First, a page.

Pranayama: Standing Deep Breathing
The first Bikram breathing exercise is good for lungs and respiratory system. Coming from the words Prana (meaning: life force) and Yama (meaning: control), this posture initiates breath control that creates a bridge between the physical body and mind to encourage equilibrium between the two. This posture prepares the body for the rest of your yoga practice by increasing the blood circulation and the heart rate. Every breath in Pranayama breathing increases the lung’s elasticity and power which will help to open the otherwise residual alveoli of the lungs.
Benefits of Pranayama Breathing
- Expands the lungs to their full capacity
- Promotes mental relaxation
- Helps with high blood pressure
- Increases detoxification in the body and organs
- Helps with sleep disorders
- Decreases anxiety and irritability
- Stimulates blood circulation and brings fresh oxygenated blood to every cell of the body
- Prevents respiratory problems such as bronchitis, emphysema, asthma and shortness of breath
Tips for Pranayama Breathing
- From Bikram’s book, “The tricky part here is the breathing–you never knew that a mindless, repetitive act could be so complex! Here you must breathe by compressing the throat.” So pay most attention to the breath in order to get the full benefits of the posture.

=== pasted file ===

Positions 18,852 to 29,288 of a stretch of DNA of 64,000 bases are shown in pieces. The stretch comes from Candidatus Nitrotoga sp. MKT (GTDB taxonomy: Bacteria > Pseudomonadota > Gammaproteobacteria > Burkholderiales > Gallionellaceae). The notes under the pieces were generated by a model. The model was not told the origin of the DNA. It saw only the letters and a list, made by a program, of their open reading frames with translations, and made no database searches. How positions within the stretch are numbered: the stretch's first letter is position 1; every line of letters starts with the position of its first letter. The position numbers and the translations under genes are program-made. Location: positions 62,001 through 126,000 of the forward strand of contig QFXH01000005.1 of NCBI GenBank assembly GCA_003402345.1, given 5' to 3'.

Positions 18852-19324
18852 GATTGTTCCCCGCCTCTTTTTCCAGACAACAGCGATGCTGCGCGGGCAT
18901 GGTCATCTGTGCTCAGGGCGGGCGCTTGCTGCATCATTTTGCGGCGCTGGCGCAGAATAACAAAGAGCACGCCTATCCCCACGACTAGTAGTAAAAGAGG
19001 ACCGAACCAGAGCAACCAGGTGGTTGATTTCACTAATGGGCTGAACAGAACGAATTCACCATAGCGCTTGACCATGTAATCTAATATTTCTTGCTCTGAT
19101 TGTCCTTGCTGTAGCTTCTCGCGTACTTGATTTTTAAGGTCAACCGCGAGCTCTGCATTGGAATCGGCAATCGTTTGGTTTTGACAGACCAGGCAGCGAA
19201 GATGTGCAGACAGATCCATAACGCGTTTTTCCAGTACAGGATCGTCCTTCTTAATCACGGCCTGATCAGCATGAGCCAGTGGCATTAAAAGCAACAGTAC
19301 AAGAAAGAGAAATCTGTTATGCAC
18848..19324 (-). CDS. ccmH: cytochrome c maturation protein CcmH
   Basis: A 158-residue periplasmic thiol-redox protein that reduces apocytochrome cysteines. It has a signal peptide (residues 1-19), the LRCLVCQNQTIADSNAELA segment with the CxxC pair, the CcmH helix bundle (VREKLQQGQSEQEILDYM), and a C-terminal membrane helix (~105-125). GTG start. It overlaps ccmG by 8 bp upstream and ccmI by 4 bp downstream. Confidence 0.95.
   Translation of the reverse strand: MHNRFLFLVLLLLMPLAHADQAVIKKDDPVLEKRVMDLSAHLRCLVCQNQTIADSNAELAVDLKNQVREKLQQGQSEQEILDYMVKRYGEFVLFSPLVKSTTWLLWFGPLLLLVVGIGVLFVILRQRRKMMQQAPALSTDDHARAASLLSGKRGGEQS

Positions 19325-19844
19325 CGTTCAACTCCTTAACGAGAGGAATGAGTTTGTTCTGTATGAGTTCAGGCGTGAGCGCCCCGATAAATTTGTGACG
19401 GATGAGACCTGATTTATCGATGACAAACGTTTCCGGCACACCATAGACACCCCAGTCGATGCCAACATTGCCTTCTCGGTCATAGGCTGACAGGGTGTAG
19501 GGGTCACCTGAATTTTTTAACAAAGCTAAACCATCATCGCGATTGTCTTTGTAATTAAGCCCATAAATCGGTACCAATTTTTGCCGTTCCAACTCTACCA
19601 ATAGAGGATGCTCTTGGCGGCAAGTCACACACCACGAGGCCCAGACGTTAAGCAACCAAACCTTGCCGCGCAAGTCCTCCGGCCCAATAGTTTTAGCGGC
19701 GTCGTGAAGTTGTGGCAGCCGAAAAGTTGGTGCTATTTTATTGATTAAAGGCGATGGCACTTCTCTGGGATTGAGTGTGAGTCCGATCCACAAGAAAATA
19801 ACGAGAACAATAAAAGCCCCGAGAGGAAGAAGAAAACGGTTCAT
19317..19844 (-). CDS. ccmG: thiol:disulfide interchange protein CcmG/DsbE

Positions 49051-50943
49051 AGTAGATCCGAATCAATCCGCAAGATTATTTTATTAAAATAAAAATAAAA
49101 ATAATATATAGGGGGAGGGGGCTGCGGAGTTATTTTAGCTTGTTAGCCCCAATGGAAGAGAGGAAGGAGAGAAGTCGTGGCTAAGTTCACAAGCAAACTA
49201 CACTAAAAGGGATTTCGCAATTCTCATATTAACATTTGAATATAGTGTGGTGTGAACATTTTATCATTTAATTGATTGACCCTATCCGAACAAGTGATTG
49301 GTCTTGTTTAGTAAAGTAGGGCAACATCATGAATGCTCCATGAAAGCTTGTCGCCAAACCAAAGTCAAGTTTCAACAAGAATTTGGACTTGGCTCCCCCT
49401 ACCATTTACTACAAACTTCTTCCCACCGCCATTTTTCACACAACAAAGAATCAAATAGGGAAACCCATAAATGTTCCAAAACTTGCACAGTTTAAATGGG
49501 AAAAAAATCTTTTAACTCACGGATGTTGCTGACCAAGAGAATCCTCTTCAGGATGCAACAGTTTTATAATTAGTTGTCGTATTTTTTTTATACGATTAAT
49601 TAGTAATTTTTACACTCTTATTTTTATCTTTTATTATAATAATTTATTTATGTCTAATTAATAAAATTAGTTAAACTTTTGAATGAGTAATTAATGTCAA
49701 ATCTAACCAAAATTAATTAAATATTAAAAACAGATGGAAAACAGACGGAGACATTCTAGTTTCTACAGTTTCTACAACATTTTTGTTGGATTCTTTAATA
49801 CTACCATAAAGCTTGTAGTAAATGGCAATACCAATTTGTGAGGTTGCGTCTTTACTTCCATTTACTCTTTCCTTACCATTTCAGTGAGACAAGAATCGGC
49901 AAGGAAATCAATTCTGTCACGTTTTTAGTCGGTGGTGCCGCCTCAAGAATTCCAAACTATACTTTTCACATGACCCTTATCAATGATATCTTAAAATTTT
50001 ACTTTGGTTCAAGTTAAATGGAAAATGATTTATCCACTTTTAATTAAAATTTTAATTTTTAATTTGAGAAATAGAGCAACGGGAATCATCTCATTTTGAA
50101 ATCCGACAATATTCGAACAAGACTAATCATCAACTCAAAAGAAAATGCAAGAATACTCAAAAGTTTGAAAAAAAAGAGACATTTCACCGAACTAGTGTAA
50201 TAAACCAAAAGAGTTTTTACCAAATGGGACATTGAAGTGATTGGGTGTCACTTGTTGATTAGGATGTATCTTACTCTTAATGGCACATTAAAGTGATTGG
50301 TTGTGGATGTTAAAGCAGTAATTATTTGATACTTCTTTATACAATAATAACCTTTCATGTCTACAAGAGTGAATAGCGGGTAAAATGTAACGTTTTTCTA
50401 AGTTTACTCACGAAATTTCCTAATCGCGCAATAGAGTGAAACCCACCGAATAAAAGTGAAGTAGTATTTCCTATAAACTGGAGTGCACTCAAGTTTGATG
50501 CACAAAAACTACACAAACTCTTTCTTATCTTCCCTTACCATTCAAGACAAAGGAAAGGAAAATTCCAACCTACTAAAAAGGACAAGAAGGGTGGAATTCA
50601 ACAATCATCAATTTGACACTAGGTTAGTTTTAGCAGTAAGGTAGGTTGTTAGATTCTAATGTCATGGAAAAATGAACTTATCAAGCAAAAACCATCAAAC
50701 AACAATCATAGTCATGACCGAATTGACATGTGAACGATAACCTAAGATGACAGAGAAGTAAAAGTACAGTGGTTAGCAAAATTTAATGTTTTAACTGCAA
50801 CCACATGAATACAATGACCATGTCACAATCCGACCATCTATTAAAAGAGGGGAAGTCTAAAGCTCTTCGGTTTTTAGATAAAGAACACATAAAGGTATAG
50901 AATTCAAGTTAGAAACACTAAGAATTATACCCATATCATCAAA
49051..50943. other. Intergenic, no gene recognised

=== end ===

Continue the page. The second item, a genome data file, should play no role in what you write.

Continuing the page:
- Go slowly. In order to achieve full lung capacity you must breathe in and out for the full size counts or for as long as you can.
- You must keep your spine straight. No backward bending.
- To help keep your spine straight remember to suck your stomach in. This means you hollow your belly so your rib cage is visible. By sucking your stomach in it helps you use your full lung capacity.
- Keep your eyes open. During the exhale as you tilt your head backward many people close their eyes at this point without even realizing it. Keeping your eyes open helps you stay present in the room.
- Keep your hips forward toward the mirror by squeezing your bum to help keep your spine completely straight.
- Keep your shoulders in line with the hips. Try to keep your balance without tipping from side to side. Avoid this by pushing your weight into your heels.
- Exhale the air out completely. This is very important because once you completely release all the CO2 in your lungs O2 can come completely in helping to utilize residual aveoli.
- Feeling a pinch in the neck and burning in the shoulders is very normal.
- It’s completely fine to feel dizzy in the posture. In fact, if you feel dizzy you are doing it right.
More on Pranayama Breathing
- What postures can I do outside the hot room?
- I wobble from side to side during Pranayama Breathing; what am I doing wrong?
- Posture Clinic: Pranayama Breathing
Next Posture: Half Moon with Hands to Feet Pose